In all sports, there is no event that doesn’t cower at the might of the FIFA World Cup.
Bringing together nations from virtually all continents and attracting an audience far beyond the grasp of even the Olympics, FIFA’s quadrennial event is quite the spectacle.
For the 2022 edition, the organization projects that a total of 5 billion people will tune in, with more than a billion expected to watch the final unfold.
Naturally, the viewership includes nations outside of the 32 participants, and the event’s streaming rights are sold almost everywhere.
In fact, you can watch the World Cup even in the authoritarian state of North Korea, although you’ll be on the wrong side of Johnny Law.
Football happens to be the most popular sport in the country, and the national team even competed in the 2010 edition of the World Cup.
Since then, however, things have veered off course.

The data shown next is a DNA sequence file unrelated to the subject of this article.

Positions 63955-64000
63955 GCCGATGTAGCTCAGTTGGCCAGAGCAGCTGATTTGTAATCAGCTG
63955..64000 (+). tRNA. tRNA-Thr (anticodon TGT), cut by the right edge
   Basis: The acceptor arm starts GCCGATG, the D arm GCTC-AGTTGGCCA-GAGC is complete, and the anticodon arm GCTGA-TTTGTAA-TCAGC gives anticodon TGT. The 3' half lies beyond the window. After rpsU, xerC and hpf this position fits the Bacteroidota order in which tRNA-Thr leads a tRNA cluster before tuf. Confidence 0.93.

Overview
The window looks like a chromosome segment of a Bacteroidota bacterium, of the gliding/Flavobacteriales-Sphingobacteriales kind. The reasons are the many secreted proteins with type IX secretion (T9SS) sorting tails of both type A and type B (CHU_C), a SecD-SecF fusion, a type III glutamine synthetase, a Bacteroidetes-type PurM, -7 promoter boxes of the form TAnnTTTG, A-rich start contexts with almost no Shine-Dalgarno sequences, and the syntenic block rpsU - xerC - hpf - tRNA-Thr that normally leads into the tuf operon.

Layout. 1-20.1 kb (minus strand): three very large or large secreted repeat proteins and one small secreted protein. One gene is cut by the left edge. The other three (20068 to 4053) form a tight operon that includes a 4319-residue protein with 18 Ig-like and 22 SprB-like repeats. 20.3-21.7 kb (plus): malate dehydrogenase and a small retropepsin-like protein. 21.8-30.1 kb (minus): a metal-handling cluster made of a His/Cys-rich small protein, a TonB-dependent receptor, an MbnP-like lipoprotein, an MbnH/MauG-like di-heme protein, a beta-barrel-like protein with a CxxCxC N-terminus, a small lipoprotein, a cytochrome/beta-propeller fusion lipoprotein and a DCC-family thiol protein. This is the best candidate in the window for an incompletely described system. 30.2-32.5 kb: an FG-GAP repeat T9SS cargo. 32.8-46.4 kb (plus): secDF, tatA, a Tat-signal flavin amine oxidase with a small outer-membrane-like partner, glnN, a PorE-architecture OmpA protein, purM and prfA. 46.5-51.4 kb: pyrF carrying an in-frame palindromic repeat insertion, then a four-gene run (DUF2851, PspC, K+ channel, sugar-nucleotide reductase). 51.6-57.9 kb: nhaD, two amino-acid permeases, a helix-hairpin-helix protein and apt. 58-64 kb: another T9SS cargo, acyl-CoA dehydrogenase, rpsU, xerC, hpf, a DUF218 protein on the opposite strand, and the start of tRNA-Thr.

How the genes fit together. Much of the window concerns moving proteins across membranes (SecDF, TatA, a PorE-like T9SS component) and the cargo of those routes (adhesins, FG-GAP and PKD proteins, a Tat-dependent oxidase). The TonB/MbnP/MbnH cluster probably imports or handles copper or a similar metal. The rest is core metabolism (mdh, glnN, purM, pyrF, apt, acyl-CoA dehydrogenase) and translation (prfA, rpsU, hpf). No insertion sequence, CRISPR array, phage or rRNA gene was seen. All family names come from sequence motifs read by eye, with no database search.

The national team are firmly out of WC contention, and by the looks of it, there’s no official way for North Koreans to get their World Cup fix either.
Fortunately for them, the folks at KCTV, North Korea’s state broadcaster, figured out the ultimate work-around, and its brilliance is all about the simplicity really.
Taking a page out of the book of numerous teenagers on FT, KCTV donned on the eye-patch and took the pirate route.
Despite lacking official rights, the nation’s state broadcaster streamed the World Cup opener on their channel using a pirated stream.
They even went a step further and blurred out the original broadcaster’s logo, and stapled on a custom scoreboard as well.
Smart money says that they hijacked the signal of their South Korean neighbours, replicating their antics from back in 2010.
It’s nice to know that everyone can enjoy the festival of Football, although there’s something to be said about the audacity of KCTV.